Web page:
Young guns: A new breed of sports broadcasters
Andy Murray’s Wimbledon victory set the record for the most related tweets in the UK—placing his Centre Court championship in the ranks of President Obama’s election night speech, the Pope’s inauguration, and—go figure—the Spice Girls reunion at the Olympics.
Now, the Campus Insiders website is using this fascination with social media to lure readers to sports highlights and analysis. It has 37,000 likes on Facebook and 2,400 Twitter followers.
Heavy on basketball and football, it’s an online platform that feeds the insatiable appetite of an expanding collegiate athletics community on social media. The site offers behind-the-scenes glimpses, perspectives, and backstories from players and coaches.
Beyond technical skills, Campus Insiders’ sportscaster interns learn more about the so-called “soft skills” of critical thinking, problem solving, dispute resolution, team play, and professional communication. In multiple languages and infinite replays, one clicks from cricket in South Africa, to lacrosse at Johns Hopkins, softball at the University of Oklahoma, the MLB All-Star game in NYC, and World Cup soccer from around the world. Add to these events social media messaging and face time where fashion and flare meet athletic finesse in the palm of your handheld mobile device.
Campus Insiders captures behind the scenes glimpses, perspectives, and backstories from players and coaches on the field of play and right in the locker room. “This platform prototype is the next generation’s version of ESPN,” says Executive Vice President Crowley Sullivan, who’s best known as a prominent ESPN producer. “College kids are the trailblazers when it comes to all digital sports broadcasting. Eventually, they will want to be able to watch an entire game through Twitter. And, they want to hear from the student athletes themselves.”
Michigan State football player Mike Sadler has a Twitter bio that modestly reads: “I punt footballs and tell bad jokes.” A Rhodes Scholar candidate for a Ph.D. in economics, Sadler has also been scouted for the NFL. His tweets provide fresh perspective on the expanding sports broadcasting social media network for millennial. Social networks like Facebook, Twitter, and Campus Insiders create a mindshare, a virtual marketplace where athletes and fans are broadcasters as well and where students have a chance to attract pro-scouts and loyal alumni.
Well recognized on Broadway and in Hollywood, Emerson College in Boston gets its broadcasting students into the pipeline to Sports Channel, Fox Sports, and ABC. Emerson’s undergraduate broadcasting program has grown as students become interested in collegiate athletics communications and sports media career opportunities. Ranked by The Sports Talent Agency of America (STAA) in the top 20 collegiate sports broadcasters, Emerson graduates are linked together in all the right places.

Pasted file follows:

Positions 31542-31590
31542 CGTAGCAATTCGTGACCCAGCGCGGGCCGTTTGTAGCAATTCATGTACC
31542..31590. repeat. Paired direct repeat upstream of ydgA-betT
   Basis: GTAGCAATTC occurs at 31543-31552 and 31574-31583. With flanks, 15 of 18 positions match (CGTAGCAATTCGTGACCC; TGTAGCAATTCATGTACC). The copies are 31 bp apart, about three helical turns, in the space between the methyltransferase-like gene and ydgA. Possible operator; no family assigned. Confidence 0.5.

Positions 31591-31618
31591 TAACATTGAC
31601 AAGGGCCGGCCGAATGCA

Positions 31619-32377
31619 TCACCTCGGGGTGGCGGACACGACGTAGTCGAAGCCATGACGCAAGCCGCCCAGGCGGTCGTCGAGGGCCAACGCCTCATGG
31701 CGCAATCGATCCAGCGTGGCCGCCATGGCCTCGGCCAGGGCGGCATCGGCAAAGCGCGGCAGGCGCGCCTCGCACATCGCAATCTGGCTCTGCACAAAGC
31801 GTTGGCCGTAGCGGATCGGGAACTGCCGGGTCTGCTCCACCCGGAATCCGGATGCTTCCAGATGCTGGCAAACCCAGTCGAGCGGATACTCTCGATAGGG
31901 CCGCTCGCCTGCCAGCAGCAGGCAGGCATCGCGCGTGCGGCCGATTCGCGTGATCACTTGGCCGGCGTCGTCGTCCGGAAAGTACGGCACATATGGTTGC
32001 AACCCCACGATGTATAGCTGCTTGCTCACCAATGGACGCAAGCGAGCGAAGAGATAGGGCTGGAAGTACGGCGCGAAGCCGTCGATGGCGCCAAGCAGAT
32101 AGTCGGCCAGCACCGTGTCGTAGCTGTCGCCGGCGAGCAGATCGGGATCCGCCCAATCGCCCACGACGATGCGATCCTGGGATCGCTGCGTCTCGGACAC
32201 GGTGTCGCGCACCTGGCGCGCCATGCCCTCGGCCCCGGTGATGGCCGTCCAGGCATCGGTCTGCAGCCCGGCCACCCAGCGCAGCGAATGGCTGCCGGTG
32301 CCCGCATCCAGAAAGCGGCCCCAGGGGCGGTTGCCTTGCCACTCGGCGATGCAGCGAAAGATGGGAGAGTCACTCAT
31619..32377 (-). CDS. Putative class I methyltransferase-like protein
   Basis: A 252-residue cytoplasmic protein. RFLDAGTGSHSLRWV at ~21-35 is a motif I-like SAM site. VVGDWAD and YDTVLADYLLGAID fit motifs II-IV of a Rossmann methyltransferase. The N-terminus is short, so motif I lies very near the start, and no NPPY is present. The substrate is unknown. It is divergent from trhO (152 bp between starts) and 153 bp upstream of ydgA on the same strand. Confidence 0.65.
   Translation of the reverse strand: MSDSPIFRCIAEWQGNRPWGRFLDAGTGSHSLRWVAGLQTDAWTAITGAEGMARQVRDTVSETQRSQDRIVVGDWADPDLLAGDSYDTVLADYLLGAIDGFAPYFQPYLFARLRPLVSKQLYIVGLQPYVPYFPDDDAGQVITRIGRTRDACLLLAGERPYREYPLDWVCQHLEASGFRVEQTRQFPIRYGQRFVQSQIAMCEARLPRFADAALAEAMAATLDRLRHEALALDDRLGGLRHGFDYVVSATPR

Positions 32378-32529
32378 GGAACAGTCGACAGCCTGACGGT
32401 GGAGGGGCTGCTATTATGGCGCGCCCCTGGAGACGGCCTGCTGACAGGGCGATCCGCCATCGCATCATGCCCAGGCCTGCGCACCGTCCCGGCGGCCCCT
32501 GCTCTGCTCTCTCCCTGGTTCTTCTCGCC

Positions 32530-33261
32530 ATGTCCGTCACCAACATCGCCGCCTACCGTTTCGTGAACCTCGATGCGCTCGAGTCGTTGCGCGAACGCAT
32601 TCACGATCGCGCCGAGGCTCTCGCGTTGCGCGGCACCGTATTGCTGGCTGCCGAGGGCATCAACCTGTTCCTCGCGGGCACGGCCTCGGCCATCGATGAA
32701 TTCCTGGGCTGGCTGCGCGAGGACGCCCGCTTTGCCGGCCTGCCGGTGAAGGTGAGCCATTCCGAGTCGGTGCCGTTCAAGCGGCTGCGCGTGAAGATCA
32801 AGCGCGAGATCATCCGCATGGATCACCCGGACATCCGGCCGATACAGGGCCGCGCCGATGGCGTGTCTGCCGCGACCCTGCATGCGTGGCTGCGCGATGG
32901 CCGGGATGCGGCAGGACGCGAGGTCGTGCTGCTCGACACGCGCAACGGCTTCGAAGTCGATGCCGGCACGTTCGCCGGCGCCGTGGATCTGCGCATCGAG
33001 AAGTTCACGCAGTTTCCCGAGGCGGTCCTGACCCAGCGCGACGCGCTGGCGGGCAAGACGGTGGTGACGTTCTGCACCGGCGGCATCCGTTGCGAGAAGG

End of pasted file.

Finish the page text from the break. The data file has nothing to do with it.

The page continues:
Full Sail University’s venture with World Wrestling Entertainment, Inc. (WWE) is another example of students joining the frontlines of live productions, broadcasts, and video journalism.
Students plan, stage, and execute live WWE competitions in Full Sail’s performance studio. Profits from the events help fund scholarships.
Full Sail has successfully strategized new ways and means to integrate real time, online, and asynchronous sports video edutainment into a blended intercollegiate athletics learning experience. Through its collaboration with WWE, students plan, stage, and execute live competitions, in Full Sail’s state-of-the-art performance studio. Importantly, all profits from the event circle back to the student in the form of scholarship money, WWE Dollars for Full Sail Scholars.
On the field or in the field house, college athletics and pro-sports events provide more scholarship money than any single source—other than federal and state governments. What is changing in the world of intercollegiate athletics is that educational resources are now invested in the production and broadcast of big time athletics and sports events on campus and beyond.
For students old enough to remember the movie “Wall Street”—yet not old enough to remember the legendary Edward R. Murrow—in this new world order of the online, 24/7 marketplace, neither money nor the game ever sleeps.
James Martin and James E. Samels, Future Shock columnists, are authors of The Sustainable University (Johns Hopkins University Press, 2012). Martin is a professor of English at Mount Ida College (Mass.) and Samels is president and CEO of The Education Alliance.
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